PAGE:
I gotta be honest. I don't agree with this decision. Now, of course, like all judges' decisions, I have to acknowledge that there are parts of the fight we didn't see. After all, it's a five minute fight condensed into a three minute TV match. But from what we saw, I don't see how you could pick Arnold over Rambot. I'll start by saying this. Yes, as Johanthan Pierce says in his commentary, Rambot was too fast for its own good. There is a lot of the fight where Rambot is spinning around because it was going too fast. Because of this, Rambot was losing a lot in the control category, and, yes, it's true that Behemoth got in a few flips on Rambot. On the flipside, Rambot was easily the second-most aggressive robot in the fight, slamming into robots and driving Arnold into the wall. It even should have scored comparatively high marks in the damage category, because its spikes did damage Behemoth. Now, it was superficial damage, but still it should have counted, and damage was the highest-weighed category. Not only that, but Arnold really only has two good moments in the fight. The first is at the very beginning, where it gets the better of Behemoth and almost lifts them over, and the second is at the very end, where it again gets the better of Behemoth. But outside of that, Arnold is easily the most bodied in the fight, doing, by far, the least. So because of that, while, yes, Rambot would lose to Arnold in the control category, it should have easily made up for that in the aggression and damage category. I really don't see how you look at that fight and put Arnold through. Yes, it was close, but Rambot, to me, was clearly the second-best robot in that fight.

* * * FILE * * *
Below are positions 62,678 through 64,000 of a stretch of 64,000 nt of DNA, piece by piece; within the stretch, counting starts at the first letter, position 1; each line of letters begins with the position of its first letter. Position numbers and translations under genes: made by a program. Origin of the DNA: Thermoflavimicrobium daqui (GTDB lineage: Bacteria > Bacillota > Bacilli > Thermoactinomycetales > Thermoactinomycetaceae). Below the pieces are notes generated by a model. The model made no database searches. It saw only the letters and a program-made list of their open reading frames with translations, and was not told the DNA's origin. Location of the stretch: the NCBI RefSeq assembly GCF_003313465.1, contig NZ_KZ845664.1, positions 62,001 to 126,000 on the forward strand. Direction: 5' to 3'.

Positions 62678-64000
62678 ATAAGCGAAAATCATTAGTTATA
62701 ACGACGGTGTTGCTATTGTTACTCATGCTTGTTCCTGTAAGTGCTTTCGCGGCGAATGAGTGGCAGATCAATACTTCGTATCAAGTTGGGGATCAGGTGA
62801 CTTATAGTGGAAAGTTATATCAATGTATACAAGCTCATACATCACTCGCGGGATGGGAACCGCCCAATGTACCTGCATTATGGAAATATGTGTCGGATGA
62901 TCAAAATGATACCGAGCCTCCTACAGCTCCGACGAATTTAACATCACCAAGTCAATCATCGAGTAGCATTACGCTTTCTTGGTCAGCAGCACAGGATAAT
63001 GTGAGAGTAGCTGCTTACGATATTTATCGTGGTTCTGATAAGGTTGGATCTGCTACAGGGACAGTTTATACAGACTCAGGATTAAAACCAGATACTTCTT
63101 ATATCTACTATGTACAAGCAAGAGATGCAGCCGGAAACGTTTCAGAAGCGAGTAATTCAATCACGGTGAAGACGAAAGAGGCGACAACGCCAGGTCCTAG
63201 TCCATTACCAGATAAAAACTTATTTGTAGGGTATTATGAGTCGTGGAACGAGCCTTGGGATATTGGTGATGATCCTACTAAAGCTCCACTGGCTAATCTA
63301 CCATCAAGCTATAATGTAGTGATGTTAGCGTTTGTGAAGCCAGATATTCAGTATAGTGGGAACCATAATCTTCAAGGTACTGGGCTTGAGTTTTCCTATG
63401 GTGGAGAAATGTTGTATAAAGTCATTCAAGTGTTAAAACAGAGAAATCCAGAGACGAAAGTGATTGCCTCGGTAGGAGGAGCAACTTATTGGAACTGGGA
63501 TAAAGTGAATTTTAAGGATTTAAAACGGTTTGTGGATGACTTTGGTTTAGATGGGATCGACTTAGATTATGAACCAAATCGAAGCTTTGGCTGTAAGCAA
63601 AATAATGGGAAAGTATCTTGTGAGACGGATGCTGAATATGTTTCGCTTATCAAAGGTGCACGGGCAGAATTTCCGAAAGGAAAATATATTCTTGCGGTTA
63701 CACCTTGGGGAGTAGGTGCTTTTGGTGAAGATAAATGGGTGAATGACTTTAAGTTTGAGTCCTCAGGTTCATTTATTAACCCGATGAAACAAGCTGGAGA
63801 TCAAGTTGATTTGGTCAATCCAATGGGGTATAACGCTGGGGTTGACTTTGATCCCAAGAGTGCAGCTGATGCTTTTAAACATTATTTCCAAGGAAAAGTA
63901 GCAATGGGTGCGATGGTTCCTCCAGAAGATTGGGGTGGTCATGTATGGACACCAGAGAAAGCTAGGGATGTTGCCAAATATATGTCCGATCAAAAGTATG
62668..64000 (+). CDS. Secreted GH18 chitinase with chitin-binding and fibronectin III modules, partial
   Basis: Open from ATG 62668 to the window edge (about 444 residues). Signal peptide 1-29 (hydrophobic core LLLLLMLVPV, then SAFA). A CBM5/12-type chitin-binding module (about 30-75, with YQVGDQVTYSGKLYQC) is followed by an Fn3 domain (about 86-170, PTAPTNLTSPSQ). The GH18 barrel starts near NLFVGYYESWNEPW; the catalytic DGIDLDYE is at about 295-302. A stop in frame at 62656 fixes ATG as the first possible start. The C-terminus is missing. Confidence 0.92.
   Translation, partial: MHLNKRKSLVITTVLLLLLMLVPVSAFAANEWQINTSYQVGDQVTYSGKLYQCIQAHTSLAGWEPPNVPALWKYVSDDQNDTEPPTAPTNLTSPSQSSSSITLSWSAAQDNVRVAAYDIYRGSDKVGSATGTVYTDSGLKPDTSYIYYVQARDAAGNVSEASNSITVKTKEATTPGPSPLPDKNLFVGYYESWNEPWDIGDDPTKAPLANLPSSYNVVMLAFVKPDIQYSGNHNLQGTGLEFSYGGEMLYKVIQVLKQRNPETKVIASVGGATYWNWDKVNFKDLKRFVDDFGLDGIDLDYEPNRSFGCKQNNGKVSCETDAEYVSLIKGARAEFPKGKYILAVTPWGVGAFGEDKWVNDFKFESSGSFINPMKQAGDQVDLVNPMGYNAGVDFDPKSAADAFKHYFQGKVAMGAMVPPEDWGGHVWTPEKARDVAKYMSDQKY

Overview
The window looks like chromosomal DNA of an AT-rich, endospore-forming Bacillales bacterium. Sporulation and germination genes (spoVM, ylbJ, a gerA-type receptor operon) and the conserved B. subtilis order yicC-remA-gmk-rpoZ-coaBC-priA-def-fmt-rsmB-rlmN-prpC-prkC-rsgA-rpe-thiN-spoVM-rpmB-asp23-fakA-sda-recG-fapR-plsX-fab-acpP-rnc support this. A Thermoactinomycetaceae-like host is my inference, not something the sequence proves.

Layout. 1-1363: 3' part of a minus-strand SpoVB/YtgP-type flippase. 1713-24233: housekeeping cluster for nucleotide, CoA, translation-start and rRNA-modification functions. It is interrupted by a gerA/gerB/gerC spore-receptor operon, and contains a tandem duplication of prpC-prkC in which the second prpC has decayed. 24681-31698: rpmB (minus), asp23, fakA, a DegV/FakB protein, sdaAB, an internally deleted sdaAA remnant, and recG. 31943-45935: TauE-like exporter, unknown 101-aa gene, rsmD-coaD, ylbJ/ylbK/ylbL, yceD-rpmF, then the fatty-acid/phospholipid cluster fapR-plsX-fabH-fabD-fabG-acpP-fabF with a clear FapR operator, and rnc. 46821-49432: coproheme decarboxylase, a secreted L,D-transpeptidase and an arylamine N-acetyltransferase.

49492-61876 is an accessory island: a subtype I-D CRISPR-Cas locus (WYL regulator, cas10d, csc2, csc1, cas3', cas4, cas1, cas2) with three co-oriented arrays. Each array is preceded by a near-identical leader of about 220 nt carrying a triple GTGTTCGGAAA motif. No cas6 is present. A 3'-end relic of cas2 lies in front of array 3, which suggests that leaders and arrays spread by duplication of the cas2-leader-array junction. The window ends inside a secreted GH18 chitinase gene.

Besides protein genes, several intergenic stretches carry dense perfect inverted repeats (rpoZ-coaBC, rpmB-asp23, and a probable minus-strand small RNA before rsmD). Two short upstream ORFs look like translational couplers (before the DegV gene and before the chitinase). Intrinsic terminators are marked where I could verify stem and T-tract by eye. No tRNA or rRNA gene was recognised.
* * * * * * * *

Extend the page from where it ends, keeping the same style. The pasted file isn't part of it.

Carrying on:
Rambot, to me, is a victim of a bad draw. Rambot was fast, it hit hard, and it was invertible. In a large number of heats, it would have easily made at least a Heat Final. I'd even argue there are multiple heats, such as Heat H (where Wheely Big Cheese won), Heat I (where Splinter won), and especially Heat K (where Mousetrap, of all things, won), that Rambot could have won outright. Now, don't get me wrong. I don't think Rambot was a championship contender, and I don't think it would have gotten out of the first round in the semifinals because of its control problems, but it was a solid bot and I don't even think it's outside the realm of possibilities that Rambot couldn't have beaten X-Terminator in the second round of its own heat, putting it into the Heat Finalist. To me, Rambot is an easy, at the minimum, Heat Finalist-caliber robot that got sent home early thanks to a bad draw and a bad judges' decision.

The last robot on our "what if" retrospective is the only one from in a weight class other than heavyweight. Created for the Series 7's featherweight tournament, we have Staglet!

Just the most adorable little robobug!